Cultivated horticulture was introduced in what is now the state of West Virginia on March 18, 1774 when George Washington leased 125 acres of land in Berkeley County to William Bartlett for the purpose of establishing apple and peach orchards. In 1786, Jacob Nelly planted 50 acres of apple and peach trees in Hancock County. From this start, he soon made the northern panhandle famous for the production of winter apples. During his lifetime, the orchard industry spread south into the Ohio River area as far as the Kentucky border.

W.S. Miller, who started with 16 acres of orchards in the Eastern Panhandle in 1851, increased his production until the end of the Civil War when his trees numbered 6,500.

In 1900 more than 10,500,000 acres of West Virginia land was devoted to farming. By the start of World War I, the acreage had dropped to a little over 4,300 acres.

During the late 1800s and early 1900s, concern was growing for the conservation of trees and plants. Homeowners were becoming more interested in home plantings of a permanent nature (not just summer vegetable and flower gardens) and farmers were becoming more specialized. The times were right for the growth of the infant nursery industry.

West Virginia, a largely rural state with a strong tradition of fruit production, was primarily a fruit tree nursery industry in the earliest years, but flowering shrubs, many of which were native to the state, soon became popular. As the state became more conservation-minded and towns and cities grew, the market for shade trees and evergreen planting grew. Residents who had formerly cut their own Christmas trees now wanted to purchase trees already cut and shaped.

Around the turn of the century, rail freight costs were high and motor transport through much of the state was unimaginable, so most nurseries produced their own bedding plants and liners.

In the late 1930s as West Virginia pulled out from under the effects of the Depression, virtually every home had at least one or two porch boxes and homeowners wanted foundation plantings for at the fronts of their houses. To meet this demand, numerous nurseries sprang up around the state. Some of our state nurseries bought farmland and started West Virginia branches.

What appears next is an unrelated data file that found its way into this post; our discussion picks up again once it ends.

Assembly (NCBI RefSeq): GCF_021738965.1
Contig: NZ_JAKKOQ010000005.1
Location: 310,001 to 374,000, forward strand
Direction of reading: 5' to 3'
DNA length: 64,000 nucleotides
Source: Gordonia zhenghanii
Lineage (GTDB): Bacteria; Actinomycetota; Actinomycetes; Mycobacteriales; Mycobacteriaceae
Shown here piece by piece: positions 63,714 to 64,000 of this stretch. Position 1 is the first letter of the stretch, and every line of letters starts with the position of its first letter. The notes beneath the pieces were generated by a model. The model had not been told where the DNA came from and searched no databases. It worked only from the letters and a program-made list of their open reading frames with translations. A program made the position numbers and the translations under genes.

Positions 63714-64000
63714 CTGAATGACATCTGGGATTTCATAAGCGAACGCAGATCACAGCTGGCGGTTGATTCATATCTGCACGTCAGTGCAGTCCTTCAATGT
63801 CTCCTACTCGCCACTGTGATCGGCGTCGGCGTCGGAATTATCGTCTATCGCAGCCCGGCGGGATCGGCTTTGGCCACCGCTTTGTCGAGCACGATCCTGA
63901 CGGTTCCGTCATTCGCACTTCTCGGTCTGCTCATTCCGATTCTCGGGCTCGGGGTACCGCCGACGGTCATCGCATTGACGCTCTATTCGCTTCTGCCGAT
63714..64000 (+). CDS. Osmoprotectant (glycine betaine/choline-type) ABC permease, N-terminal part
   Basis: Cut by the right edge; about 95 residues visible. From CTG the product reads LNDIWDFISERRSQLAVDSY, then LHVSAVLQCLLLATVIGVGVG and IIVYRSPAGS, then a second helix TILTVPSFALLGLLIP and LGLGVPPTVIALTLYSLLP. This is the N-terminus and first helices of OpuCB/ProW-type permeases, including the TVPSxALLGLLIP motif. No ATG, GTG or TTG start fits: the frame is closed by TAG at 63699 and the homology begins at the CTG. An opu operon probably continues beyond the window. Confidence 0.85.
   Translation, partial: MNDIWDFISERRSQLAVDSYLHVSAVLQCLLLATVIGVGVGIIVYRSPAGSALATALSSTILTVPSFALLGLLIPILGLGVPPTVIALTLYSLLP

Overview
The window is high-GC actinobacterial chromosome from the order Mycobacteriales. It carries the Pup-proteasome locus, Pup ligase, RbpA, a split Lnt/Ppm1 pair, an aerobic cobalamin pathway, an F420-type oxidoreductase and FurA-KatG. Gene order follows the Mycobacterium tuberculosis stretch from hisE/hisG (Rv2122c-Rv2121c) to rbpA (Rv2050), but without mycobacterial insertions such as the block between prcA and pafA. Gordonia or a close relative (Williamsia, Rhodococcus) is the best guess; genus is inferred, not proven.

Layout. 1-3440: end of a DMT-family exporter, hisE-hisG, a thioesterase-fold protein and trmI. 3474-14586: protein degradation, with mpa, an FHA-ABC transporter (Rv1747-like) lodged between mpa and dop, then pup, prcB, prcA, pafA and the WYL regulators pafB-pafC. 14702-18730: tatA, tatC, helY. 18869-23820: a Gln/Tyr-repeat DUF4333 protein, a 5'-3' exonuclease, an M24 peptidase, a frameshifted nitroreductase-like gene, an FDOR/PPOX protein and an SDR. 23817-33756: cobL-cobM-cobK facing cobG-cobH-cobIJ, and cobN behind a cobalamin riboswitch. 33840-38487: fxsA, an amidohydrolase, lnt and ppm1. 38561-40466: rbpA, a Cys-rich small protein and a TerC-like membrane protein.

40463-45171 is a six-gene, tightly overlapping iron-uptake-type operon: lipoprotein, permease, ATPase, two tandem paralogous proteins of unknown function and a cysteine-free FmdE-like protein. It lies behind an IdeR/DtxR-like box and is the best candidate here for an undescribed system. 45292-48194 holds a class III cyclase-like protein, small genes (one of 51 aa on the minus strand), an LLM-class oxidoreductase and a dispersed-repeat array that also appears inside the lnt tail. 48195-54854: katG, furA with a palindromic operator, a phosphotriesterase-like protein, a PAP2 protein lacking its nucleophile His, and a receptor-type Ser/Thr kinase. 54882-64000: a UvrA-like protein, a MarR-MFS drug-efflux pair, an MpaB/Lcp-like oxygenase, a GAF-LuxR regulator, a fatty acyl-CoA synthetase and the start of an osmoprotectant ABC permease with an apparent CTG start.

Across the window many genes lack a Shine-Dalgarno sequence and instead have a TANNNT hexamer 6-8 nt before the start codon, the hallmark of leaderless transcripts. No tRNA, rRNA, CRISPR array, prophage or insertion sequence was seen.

In the years preceding World War II, the style of architecture influenced the growth of home landscaping. Homes with high foundations that required large specimens to hide the foundation and visually reduce the height of the home gave way to homes with lower foundations with excavated basements and early ranch type structures. These new lower dwellings called for smaller plants, which would not grow as fast or as large. This called for newer varieties of the dwarf type. With the aid of farsighted plantsmen and horticulture departments of large universities, many new varieties were developed during this time.

The youthful American Nurserymen’s Association and the even younger Southern Nurserymen’s Association were gaining strength and reputations and many states had already formed their own associations when a group of West Virginia nurserymen with the backing and assistance of WVU, the state Agriculture Department and several experienced state professionals banded together to form a state association for West Virginia’s budding nursery industry.

It was at the time of the early growth and new awareness of landscaping that West Virginia Nurserymen’s Association was formed. On July 1, 1939, 26 men contributed $2 each and formed an organization of nurserymen. The first meeting was held in Elkins.

Today, WVNLA offers a wide variety of opportunities to all its members, including a winter conference that engages recognized industry authorities as speakers; professional certification; the opportunity for continuing education credits; nursery and landscape tours; and other events.

We cooperate with and support the West Virginia Department of Agriculture, publish a quarterly newsletter containing timely announcements regarding issues important to our members and contribute to the Horticultural Research Institute. We support West Virginia college students studying horticulture and landscape architecture with scholarship opportunities.

WVNLA members share expertise and support their local communities; meet for volunteer projects; and support worthy, industry-related endeavors through Association donations. 

Regionally, WVNLA co-owns the annual Mid-Atlantic Nursery Trade Show (MANTS) along with the Maryland and Virginia associations. This nationally recognized event showcases and facilitates sales of green industry products. As a co-owner, WVNLA receives funds that directly benefit our members.

Thank you for your interest in WVNLA.